In the event of a bird flu pandemic hitting the U.S. the government has released a pandemic response plan defining specific tasks for each federal government agency in order to help minimize disruptions.
The U.S. Department of Agriculture (USDA) has devised an emergency plan to cover programs and services involving 100,000 employees in nearly 30,000 facilities.
Final details will be released in June and could mean staggering work shifts and closing down day-care centers to help keep operations running.
The government has stockpiled enough bird-flu vaccine for 20 million people, plus anti-flu medications and other key medical supplies, to provide some protection while manufacturers try to develop a specific bird flu vaccine.
However the onus will clearly be on local communities to deal with the medical and non-medical impacts of a pandemic with the resources they have available.
Rather than close U.S. borders following an outbreak the aim will be to slow the spread by screening international travelers for signs of infection and quarantining those who are sick.
But by assuming a worst-case scenario of up to 2 million U.S. deaths, and up to 40 percent of the work force off the job for several weeks, the government hopes to have enough contingency plans to limit social and economic chaos.
Peter Thomas, USDA's human pandemic coordinator says there are no guarantees that key functions, including meat inspections and grain shipments, would not be crippled and they are trying to plan for a worst case scenario.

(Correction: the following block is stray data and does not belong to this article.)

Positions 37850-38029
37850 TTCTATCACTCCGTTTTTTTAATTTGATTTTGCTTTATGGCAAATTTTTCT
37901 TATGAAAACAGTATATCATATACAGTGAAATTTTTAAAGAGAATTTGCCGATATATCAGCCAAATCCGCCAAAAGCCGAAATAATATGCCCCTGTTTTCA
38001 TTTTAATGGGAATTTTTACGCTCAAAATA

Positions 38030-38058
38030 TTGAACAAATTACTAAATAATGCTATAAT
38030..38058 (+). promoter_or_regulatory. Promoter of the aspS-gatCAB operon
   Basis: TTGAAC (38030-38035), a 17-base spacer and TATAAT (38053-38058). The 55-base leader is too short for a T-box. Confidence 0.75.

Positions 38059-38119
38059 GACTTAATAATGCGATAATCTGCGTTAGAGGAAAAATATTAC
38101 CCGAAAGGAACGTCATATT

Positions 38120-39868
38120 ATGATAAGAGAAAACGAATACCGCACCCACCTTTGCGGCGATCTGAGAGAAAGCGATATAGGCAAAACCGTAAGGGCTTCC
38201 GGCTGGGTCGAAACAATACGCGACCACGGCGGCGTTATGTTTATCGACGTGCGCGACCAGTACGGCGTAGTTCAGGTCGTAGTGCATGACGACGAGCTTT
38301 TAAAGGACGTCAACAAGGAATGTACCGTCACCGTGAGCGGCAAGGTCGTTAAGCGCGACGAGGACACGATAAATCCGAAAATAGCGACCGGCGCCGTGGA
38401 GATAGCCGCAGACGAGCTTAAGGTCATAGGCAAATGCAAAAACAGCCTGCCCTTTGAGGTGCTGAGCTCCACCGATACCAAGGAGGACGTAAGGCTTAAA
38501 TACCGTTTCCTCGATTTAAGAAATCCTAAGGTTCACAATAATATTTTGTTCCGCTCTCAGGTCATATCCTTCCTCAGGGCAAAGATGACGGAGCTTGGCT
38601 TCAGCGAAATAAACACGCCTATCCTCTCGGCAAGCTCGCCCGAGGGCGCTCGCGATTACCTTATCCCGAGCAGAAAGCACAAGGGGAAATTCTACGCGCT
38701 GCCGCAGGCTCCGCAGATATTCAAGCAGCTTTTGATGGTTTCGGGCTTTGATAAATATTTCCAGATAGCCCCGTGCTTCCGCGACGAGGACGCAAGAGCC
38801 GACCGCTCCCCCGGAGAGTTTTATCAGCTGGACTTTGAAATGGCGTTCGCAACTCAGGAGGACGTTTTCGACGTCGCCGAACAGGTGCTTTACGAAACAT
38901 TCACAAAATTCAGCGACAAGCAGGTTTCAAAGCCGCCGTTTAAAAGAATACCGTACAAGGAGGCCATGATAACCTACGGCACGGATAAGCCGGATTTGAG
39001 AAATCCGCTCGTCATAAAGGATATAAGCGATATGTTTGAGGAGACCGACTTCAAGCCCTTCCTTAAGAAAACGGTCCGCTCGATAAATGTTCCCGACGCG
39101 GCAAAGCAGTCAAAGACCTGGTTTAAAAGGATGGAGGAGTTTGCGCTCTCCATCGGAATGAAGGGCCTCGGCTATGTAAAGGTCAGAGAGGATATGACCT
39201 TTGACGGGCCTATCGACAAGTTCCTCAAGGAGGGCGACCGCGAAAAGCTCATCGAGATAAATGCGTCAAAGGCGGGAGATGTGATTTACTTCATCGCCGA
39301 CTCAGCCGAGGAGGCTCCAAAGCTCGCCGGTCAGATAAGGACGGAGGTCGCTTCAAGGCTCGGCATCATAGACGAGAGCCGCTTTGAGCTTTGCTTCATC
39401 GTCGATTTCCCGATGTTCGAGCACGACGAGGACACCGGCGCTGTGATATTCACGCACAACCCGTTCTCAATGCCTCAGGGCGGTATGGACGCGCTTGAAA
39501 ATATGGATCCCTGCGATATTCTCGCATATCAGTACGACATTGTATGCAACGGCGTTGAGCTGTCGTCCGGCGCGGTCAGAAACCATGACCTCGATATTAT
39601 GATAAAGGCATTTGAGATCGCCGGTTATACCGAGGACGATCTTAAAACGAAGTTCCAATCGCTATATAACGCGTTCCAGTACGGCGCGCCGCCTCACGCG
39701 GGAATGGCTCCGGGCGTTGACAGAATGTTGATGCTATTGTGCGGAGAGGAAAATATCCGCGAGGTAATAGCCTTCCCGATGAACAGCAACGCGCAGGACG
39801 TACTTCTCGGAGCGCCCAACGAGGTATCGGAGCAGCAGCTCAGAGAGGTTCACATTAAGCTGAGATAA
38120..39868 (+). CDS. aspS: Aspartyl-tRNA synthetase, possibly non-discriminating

The plan will apparently cover everything from food stamps and school lunches to meat and grain inspections.
Meanwhile critics say the government still has not done enough to address the impact of a pandemic on businesses.
The World Bank has estimated that a bird flu pandemic would hit all sectors of industry, energy and transportation would last a year and could cost the global economy up to $800 billion.
According to the World Health Organisation the latest bird flu strain is has killed 113 people and forced the destruction of more than 200 million birds worldwide.
To date the virus remains largely a disease in birds and is only contracted by handling sick or dead birds.
It has spread steadily through Asia, Europe and parts of Africa.
According to a recent poll only one in 10 Americans is doing anything to plan for an outbreak.